Are you having trouble getting media attention? Follow my “dos” and “don’t’s” to ensure your media pitch doesn’t end up deleted.

For any business, big or small, media coverage can be priceless. The reach and power of a good media story can be worth hundreds of thousands of dollars. Yet, many of my clients and even some of my PR colleagues have struggled with getting and keeping a journalist’s attention.

Over the years I’ve worked with reporters from The Atlantic, Forbes, The New York Times, and many other popular magazines and newsrooms. Below I’m sharing three of my top tips for getting a journalist’s attention and landing a successful media story.

Make your pitch relevant
While your goal is promotion and air time for your product, company or service, that is not the goal of a journalist. Reporters need an angle – something fresh, attention grabbing and thought provoking. Why will their readers be interested in your pitch? Is there a current trend you can tie your story to? Know what’s going on in the media and the broader social trends linked to your story. If someone has already written about your topic, chances are a journalist won’t be interested. Be creative and consider if you have a controversial or unique approach to your product or service. For inspiration, check out this story on “Orgasmic Meditation” I pitched Women’s Health.

Ditch the press release
As news rooms continue to shrink, editors are increasingly using content straight from the source. If you have video, images, an infographic or live-stream content, include these assets in your pitch. Keep your pitch short, but provide links and attachments to any other rich media content you have. While top reporters will write their own stories, this content helps sell your pitch. If a newsroom is looking to fill a web page, dynamic digital content will help your pitch stand out from the pack. More and more I see top broadcasters – CNN, CBC, BBC – use video content directly from their sources. Remember, “a picture is worth a thousand words.”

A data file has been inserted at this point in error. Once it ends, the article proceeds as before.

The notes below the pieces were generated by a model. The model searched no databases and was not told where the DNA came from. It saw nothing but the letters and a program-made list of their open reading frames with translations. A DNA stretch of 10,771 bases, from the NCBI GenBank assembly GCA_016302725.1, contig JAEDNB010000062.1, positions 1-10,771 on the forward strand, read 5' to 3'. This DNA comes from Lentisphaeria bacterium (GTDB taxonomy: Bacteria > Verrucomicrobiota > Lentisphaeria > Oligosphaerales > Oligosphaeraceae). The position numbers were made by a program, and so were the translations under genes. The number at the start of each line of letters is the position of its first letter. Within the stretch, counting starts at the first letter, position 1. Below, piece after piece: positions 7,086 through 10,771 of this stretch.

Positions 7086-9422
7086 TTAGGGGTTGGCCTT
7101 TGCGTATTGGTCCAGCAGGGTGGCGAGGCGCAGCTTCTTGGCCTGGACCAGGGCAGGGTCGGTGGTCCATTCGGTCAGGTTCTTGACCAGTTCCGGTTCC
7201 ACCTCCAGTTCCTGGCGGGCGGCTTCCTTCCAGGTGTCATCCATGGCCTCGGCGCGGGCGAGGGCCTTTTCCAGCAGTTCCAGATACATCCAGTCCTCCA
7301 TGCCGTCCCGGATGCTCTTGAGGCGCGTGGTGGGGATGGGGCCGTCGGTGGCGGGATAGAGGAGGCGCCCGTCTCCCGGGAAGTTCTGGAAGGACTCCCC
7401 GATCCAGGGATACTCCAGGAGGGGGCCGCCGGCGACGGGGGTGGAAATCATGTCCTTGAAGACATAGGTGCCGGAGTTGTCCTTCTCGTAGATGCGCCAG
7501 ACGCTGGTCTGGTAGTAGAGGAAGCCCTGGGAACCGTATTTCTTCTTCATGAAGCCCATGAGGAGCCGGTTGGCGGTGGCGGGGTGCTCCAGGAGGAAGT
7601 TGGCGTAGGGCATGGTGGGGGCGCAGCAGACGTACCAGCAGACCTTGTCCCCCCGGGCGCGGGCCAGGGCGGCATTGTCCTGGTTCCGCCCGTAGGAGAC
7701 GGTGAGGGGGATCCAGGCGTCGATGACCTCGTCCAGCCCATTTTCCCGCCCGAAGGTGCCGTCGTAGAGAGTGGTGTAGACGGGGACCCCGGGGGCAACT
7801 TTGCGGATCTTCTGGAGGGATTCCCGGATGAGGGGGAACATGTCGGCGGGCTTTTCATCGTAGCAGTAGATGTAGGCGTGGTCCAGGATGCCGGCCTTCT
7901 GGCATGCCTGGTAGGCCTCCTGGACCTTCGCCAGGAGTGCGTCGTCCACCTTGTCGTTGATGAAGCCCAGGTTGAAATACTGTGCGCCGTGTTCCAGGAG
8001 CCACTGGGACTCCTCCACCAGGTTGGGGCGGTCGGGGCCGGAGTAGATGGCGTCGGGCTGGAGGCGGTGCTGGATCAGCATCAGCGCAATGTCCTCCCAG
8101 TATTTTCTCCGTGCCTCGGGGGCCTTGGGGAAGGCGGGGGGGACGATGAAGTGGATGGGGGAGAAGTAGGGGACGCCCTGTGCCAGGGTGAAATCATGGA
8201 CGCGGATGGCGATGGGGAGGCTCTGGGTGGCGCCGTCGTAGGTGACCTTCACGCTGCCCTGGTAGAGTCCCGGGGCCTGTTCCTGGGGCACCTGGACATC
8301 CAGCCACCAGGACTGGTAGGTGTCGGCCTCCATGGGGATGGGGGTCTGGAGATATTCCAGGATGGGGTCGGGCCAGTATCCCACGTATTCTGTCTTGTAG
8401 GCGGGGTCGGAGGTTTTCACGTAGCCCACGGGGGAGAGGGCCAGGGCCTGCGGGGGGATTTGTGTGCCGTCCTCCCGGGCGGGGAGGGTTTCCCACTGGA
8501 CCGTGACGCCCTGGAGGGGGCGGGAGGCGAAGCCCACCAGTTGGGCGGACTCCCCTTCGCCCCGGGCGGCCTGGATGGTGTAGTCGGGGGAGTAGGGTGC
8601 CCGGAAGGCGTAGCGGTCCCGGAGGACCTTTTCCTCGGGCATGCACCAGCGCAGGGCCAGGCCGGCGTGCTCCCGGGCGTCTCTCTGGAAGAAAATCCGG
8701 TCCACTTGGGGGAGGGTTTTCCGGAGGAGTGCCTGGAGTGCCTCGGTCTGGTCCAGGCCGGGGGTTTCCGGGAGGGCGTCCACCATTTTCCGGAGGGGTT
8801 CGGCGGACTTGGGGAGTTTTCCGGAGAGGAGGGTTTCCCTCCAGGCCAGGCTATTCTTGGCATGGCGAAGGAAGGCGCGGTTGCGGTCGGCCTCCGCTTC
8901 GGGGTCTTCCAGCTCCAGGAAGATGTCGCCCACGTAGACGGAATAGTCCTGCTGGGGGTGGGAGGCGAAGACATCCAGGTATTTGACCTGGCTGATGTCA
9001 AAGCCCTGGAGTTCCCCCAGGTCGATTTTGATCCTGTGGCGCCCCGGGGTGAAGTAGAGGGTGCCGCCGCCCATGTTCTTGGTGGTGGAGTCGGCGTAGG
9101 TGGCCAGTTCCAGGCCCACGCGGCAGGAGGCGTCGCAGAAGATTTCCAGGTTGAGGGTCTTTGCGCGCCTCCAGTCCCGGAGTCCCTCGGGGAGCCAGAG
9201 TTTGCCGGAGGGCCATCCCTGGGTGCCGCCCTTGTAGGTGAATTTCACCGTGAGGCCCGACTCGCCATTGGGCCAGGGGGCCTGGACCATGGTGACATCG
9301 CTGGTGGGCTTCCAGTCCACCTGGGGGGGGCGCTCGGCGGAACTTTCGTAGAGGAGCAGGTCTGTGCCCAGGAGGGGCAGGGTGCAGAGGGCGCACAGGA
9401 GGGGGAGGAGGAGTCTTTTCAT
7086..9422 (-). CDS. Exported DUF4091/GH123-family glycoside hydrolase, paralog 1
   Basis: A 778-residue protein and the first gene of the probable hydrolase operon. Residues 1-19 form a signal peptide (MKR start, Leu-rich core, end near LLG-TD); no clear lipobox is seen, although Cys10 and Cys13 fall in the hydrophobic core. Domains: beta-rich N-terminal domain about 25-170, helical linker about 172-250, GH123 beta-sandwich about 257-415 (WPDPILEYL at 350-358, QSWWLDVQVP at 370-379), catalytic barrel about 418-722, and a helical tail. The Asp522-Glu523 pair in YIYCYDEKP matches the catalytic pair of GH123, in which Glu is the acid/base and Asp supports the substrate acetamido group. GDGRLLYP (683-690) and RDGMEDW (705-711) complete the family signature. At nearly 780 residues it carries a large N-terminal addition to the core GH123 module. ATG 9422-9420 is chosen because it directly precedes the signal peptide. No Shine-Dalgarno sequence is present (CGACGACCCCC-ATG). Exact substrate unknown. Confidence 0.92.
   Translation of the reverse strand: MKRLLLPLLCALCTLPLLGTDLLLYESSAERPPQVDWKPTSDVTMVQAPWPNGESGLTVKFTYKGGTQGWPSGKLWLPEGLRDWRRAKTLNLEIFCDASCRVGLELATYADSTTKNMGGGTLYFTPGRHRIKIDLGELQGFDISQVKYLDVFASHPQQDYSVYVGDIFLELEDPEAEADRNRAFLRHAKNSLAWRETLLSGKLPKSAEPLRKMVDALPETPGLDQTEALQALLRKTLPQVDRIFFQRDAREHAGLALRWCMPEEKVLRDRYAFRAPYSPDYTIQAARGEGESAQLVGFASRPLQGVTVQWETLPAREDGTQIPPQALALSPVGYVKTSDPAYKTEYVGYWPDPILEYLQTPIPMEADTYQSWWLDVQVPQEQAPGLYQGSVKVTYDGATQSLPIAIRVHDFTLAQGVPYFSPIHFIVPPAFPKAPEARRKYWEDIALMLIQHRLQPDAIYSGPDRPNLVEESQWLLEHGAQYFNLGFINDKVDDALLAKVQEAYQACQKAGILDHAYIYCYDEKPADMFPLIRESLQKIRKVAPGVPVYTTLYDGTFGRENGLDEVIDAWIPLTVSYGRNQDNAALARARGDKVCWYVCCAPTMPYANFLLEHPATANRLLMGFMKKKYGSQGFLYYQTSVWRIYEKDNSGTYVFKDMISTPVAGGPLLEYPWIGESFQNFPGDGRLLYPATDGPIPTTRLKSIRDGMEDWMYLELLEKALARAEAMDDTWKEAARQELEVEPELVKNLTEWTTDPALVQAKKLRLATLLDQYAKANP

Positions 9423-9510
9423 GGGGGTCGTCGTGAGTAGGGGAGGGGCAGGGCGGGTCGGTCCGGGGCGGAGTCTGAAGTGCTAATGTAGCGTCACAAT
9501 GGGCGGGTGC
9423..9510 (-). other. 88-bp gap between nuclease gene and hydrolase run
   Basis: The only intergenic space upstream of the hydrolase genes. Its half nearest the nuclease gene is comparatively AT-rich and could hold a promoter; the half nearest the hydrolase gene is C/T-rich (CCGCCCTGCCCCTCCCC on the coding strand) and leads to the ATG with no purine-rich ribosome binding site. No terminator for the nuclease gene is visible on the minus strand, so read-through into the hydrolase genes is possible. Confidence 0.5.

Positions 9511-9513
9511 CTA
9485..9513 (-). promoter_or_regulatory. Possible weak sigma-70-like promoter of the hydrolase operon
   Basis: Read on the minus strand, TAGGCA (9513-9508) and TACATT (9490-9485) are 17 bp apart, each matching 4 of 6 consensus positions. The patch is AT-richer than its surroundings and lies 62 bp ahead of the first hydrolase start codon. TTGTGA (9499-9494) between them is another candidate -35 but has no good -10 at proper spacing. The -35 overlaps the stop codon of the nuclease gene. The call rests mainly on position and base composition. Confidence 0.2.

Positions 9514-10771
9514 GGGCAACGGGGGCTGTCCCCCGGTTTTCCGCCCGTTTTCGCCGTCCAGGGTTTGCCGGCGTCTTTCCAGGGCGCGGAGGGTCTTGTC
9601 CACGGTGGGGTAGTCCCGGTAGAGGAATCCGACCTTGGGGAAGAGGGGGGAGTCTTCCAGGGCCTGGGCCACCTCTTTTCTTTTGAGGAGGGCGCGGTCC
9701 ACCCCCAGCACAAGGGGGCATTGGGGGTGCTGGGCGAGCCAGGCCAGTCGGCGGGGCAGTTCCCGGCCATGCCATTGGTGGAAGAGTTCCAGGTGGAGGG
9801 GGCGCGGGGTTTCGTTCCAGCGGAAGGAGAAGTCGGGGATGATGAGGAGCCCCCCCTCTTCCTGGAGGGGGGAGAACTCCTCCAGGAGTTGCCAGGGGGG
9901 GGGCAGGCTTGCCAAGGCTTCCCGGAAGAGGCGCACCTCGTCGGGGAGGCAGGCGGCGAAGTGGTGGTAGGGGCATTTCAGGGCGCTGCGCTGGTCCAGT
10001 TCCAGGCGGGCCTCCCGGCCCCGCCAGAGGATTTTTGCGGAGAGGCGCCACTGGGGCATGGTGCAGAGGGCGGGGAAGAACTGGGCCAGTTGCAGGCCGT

Know your journalists
I can’t emphasize this enough. While the obvious first step is to know which journalists specialize in writing about your industry, product or service, it’s just as important to know details about each specific journalist. What are the last few pieces they wrote about? What are their main interests? Who are their target audiences? What is their writing style? Building long-lasting relationships with journalists is vital. If you deliver great story content and follow through when they need you, you will be on their list to call when they need a spokesperson or contact for their next story.

A last thought…
If your pitch is successful remember that you have only completed half the battle. Now it’s time for the reporter to put the story together. It goes without saying that when you are working with a journalist you must be responsive. When a journalist is on a deadline they can’t wait for you or your spokesperson – frankly they don’t care about internal politics or other project deadlines you have. If you have a journalist’s attention you need to keep it, or your they might kill the story, or worse yet, publish it without you.

Looking for more media tips? Send me your questions below and check out some of my recent media wins here.